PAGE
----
june - november
Porcini mushrooms (Boletus edulis and related species) are undoubtedly the most famous and widespread of Italy’s mushrooms, and they are eaten throughout the world. The four best-known and most widely cultivated species (edulis, pinophilus, aestivalis, aereus) make it a highly versatile and commonly used mushroom. It can be steamed, fried, grilled, baked or even made into a velouté.
As with all mushrooms, the recommendation is to cook porcini before eating, even if they are often eaten raw in salads. They are best when bought fresh, but you can also easily find them frozen, dried and in oil.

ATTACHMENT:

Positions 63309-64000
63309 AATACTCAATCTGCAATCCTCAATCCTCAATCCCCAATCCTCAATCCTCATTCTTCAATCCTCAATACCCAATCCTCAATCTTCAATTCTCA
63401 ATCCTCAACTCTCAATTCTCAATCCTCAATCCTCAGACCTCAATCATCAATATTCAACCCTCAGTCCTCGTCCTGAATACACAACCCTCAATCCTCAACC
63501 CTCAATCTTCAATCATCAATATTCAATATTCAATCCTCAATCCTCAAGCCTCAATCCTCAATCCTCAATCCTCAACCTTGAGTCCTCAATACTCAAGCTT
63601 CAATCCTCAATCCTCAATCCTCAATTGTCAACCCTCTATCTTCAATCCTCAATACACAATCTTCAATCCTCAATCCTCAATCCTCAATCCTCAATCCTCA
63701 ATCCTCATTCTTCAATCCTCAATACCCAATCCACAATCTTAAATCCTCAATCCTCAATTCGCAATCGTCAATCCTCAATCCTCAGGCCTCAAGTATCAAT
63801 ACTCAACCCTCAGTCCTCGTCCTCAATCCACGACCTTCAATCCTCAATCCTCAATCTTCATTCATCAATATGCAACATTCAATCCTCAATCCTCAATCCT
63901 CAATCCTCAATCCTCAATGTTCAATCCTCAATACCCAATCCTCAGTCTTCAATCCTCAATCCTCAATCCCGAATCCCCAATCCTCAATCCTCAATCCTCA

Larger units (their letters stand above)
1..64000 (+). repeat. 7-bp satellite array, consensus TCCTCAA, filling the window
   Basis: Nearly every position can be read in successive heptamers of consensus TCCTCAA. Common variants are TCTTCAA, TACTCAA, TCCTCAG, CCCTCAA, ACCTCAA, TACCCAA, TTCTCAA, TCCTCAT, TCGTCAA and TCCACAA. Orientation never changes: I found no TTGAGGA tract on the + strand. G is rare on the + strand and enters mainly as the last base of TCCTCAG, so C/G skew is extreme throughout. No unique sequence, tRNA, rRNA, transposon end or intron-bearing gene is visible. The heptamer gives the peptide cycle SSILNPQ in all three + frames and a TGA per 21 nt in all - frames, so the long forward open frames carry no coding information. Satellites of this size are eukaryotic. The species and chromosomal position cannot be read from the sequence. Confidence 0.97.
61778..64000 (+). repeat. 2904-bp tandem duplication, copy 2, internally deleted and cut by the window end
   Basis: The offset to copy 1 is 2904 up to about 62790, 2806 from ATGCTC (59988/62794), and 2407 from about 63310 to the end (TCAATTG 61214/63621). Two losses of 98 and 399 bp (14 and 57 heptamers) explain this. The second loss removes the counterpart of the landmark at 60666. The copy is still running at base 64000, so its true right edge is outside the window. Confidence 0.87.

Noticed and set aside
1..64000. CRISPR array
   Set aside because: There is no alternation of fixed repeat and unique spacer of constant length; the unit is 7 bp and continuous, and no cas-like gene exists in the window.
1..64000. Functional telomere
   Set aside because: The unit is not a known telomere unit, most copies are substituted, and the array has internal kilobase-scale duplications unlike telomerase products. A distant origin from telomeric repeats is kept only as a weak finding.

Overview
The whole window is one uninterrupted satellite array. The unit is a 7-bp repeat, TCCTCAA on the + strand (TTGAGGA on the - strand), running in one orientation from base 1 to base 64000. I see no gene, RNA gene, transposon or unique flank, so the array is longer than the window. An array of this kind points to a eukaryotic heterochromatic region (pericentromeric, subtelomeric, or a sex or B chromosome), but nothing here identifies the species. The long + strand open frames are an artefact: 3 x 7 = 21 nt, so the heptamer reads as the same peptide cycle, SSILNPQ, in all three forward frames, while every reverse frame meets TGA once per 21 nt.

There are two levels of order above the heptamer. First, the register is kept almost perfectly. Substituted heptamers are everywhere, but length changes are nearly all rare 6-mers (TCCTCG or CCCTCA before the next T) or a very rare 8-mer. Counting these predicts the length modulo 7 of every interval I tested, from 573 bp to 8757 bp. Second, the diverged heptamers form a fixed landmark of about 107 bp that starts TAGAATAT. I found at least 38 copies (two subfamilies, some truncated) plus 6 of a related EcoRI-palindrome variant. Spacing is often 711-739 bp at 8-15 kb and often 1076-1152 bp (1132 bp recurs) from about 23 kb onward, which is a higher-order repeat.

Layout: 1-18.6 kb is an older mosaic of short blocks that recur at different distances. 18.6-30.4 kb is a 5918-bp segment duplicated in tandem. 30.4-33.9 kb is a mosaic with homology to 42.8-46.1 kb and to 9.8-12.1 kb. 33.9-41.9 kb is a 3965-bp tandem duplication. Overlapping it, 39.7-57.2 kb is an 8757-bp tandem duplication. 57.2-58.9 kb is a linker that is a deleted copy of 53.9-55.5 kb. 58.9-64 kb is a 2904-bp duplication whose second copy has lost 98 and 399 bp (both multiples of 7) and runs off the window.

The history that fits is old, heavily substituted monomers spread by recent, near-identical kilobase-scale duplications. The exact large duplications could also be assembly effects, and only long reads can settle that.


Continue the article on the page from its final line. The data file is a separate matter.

Porcini are symbiotic mushrooms, meaning they rely on other living organisms to survive. They usually grow following heavy rainfall some time between the end of spring and the autumn.
They grow either in the roots of conifers (spruce, silver fir and pine) or broad-leaved trees (beech, chestnut and oak) and can be found in the forests on hills or mountains.
Porcini mushrooms have a cap that can be anywhere from beige to hazelnut, reddish to dark brown, with tubes on the hymenium which can be anything from creamy white to dark green, depending on the mushroom’s ripeness, and a thick, firm stipe with whitish flesh covered with its characteristic reticulate pattern.
Ideal for eating raw or cooked.